Wednesday, July 25, 2012

First Stewards #3: Gi Tinituhun

As part of my responsibilities at the First Steward Climate Change Symposium I had to chant and dance at the National Museum of the Native American Indian.

Ya-hu kumanta, ya-hu bumaila, lao ti ya-hu umuyu este na dos gi me'nan un linhayan estrangheru siha.

These chants were to be performed at certain points during the symposium where different tribes and islander groups would share some cultural expression that is appropriate for the moment. Some said prayers. Some sang and danced. Some shared parts of their histories. These ceremonies were important in breaking up the ice between communities and also breaking up the sometimes very dry format of panels and presentations.

The song that people most enjoyed was a chant from Guma' Palu Li'e', today known as I Fanlalai'an. It is titled "Gi Tinituhun" or "In the Beginning." The language is beautiful and more abstract than usual for a Chamorro song, and that is part of the reason that it appealed to me. It makes reference to a God or a deity of the Chamorro people, who in his imagining brings together the pieces of matter to form the world.

For Chamorros the question of "God" is always an interesting one. The word for God that we use today is "Yu'us" and "Si Yu'us." There are debates over whether this word comes from the Spanish term "dios" or not. It most likely does in my opinion as Chamorros also copied the format that the Spanish used for saying good-bye. In Spanish to say goodbye you say "adios." In Chamorro to say "wave" or "wave at" you would use the term "ayu'us" which is structurally very similar to "adios."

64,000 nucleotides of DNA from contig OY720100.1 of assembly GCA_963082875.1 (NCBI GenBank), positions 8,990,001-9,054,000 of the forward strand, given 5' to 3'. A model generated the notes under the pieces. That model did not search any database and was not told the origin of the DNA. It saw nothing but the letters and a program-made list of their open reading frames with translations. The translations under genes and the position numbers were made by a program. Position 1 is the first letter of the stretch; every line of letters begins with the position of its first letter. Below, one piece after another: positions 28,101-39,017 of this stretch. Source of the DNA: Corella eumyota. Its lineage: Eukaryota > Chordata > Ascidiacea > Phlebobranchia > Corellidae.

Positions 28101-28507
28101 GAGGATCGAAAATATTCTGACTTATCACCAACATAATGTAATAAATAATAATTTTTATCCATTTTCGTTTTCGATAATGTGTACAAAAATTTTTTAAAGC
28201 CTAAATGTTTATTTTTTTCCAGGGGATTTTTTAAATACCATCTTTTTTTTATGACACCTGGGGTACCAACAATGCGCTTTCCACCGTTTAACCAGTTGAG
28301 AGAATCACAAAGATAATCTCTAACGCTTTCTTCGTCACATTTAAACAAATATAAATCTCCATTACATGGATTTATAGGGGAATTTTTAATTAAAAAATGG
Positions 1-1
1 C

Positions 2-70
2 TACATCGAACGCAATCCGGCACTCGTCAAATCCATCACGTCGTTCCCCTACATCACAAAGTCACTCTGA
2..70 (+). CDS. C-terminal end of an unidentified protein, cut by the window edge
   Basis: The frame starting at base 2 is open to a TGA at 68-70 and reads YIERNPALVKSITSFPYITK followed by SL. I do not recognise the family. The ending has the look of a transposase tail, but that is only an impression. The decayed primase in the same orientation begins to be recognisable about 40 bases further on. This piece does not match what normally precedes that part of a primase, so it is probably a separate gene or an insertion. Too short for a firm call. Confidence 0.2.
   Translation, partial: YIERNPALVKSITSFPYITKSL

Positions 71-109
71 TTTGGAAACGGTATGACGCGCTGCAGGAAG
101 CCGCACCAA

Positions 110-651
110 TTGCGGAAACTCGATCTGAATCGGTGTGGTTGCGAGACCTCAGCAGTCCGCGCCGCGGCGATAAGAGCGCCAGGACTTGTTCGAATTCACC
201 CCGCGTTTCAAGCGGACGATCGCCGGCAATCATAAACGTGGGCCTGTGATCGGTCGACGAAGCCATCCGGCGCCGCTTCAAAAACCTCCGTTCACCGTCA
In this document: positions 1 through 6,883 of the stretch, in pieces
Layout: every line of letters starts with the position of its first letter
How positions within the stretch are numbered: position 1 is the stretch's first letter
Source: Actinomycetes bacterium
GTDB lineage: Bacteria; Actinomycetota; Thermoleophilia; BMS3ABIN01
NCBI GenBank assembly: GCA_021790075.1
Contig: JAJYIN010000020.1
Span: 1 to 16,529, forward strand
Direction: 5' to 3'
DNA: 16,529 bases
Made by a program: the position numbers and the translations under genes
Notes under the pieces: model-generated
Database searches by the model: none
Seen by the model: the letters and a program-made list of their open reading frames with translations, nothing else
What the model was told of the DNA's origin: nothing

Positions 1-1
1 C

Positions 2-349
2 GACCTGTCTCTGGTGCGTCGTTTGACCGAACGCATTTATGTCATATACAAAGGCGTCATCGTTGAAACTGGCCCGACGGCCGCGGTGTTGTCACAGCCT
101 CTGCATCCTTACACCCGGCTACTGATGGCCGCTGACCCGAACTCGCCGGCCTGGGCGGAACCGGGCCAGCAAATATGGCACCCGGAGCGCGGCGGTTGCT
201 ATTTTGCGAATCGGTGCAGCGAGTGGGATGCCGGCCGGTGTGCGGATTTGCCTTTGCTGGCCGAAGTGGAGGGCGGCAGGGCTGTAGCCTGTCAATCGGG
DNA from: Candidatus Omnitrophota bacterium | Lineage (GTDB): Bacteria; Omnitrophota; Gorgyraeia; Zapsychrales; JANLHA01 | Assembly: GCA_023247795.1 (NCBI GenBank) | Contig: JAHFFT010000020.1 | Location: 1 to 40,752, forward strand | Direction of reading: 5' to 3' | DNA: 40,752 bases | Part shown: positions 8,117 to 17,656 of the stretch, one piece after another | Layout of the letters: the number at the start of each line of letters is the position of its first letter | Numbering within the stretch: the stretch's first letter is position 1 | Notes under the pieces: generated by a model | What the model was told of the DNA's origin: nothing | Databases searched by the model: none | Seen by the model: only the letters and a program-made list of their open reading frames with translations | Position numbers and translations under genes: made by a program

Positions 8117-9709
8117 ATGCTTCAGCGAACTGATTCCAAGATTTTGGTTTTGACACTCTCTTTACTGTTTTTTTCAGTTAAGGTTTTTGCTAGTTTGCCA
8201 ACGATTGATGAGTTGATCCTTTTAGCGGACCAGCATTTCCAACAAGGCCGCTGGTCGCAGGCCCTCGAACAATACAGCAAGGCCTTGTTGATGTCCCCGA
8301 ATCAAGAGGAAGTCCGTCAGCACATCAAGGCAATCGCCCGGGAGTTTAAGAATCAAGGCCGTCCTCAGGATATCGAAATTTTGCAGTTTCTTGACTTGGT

Fu'una and Puntan are both deities that Chamorro stories and histories mention, but other than their names, what is the word that Chamorro might have used to describe their position in relation to normal humans? "Maga'aniti" is one option since it refers to a "high spirit" or an "arch spirit." Sometimes when referring to Gods I use the term "yi'us" in order to distinguish whether you are referring to "The God" or "gods." For me it functions the same way capitalization does in terms of marking the Proper quality of what you are mentioning.

The God that the chant refers to is not just any God, but the one who's presence and who's thoughts create the world as we know it. Guma' Palu Li'e' came up with an interesting way of trying to convey the epic and foundational importance of this particular deity, and so they referred to it as "I Yahululu'"

For those of you don't know, the grammatical form of "ya- + final syllable reduplication" works as follows. It works in tandem with directional terms, such as mo'na (front), tatte (back), hulo' (up), pappa' (below). When you add the ya- form to it, it changes the meaning to mean "the furthest in that direction." If you ask someone which of the things he likes most, he may respond "i yatatate" or the furthest one in the back. If you are feeling very very depressed and feel like life, the world and everything else is out to get you, you may assert that "gaige yu' gi yapapapa'" or that I am at the lowest point.